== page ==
I made the challah the day before the Jewish New Year and will serve it at dinner on Rosh Hashanah day. You can make up your mind to have a happy holiday, no matter what your family relationships are like.
The average American engagement lasts sixteen months. Most of that time is spent planning the wedding. Couples spend between seven and twelve months getting ready for their big day. But choosing the date isn’t always easy. There are 365 calendar days (or more) to choose from. Where to start?
Serving an Exotic Fruit: One of the traditions of Rosh Hashana is to serve a new fruit, an exotic one that guests have not eaten in the past year. Given that it is September some people may have trouble coming up with a fresh option that guests won’t know. Whatever you choose to serve, consider what you serve it in. A silver tiered serving tray can make a great pre-dinner centerpiece. Especially when it bears many tiered levels of succulent fruits.
Each day from Rosh Hashanah to Yom Kippur represents all the respective days of the coming year. Thus Sunday represents all the Sundays of the coming year and Monday represents all the Mondays and so forth through Saturday.
Now it all boils down to Iraq. Think logically; in the 2000 elections here in the US there was uproar because the race was so extremely close and every vote was critical. It was hysteria in both the Democratic and Republican parties. Now add fundamental religious extremists and strict laws abiding by the Qu’ran. You have Iraq. Whoever is running the country at the time will most certainly transfer his religion into all departments and rid himself of the other Islamic sect. But why can’t they live in peace, surely Jews and Christians coexist peacefully in the White House?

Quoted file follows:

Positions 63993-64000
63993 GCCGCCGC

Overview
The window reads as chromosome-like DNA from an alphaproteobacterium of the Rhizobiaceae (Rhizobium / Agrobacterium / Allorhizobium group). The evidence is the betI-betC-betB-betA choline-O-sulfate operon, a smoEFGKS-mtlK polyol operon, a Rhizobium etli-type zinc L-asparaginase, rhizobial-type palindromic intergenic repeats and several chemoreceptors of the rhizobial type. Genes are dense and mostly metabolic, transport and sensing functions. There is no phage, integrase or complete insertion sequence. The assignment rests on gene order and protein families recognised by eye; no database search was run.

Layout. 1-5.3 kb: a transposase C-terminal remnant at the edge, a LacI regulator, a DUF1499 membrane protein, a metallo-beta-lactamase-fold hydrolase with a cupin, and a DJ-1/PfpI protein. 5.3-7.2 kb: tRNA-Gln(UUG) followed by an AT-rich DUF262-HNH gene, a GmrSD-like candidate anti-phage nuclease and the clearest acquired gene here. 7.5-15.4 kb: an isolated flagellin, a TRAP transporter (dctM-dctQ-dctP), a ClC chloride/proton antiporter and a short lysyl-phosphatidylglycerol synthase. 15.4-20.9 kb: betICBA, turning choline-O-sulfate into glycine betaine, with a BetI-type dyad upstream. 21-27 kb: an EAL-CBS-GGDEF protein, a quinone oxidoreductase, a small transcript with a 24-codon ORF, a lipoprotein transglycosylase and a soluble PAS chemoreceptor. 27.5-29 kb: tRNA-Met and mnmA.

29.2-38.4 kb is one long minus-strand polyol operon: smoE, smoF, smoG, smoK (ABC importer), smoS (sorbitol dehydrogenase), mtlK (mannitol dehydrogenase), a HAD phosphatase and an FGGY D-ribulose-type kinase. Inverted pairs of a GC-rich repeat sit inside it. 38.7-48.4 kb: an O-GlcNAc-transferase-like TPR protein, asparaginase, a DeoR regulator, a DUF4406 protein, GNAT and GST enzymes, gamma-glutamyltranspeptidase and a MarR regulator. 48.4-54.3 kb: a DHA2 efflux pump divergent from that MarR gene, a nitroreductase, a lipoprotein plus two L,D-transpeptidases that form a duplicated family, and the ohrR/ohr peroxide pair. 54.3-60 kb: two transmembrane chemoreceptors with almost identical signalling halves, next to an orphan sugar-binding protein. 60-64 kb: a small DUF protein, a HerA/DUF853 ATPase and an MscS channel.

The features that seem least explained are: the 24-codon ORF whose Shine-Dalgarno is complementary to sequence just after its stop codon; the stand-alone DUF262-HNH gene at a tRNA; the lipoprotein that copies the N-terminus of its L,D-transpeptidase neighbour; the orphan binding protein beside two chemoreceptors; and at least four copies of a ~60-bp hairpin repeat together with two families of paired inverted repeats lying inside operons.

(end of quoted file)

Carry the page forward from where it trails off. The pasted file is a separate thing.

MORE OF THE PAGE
The first course will consist of chicken and matzah ball soup, which will be followed by your choice of lemon and olive roasted chicken or sweet brisket. The brisket will be served with red cabbage and potato kugel. The meal will end with a dessert of cherry and apple crumble.
In nations where Sunnis are the majority, they can virtually have their way with the Shiites. But strangely enough, in Iran and Iraq the tables are turned. Iran is 90% Shiite and 10% Sunni while Iraq is 60% Shiite and 40% Sunni. Numbers like these are the ones that create problems. The Sunnis in Iran are at a disadvantage and oppressed while their neighbors are allowed freedom in majority Sunni countries.
In the dining room, let your children create special placeholders for each guest. If you have time and money, take your children to a pottery store to paint their own kiddush cups. You also can buy simple metal goblets from a home store and have your children decorate the stems.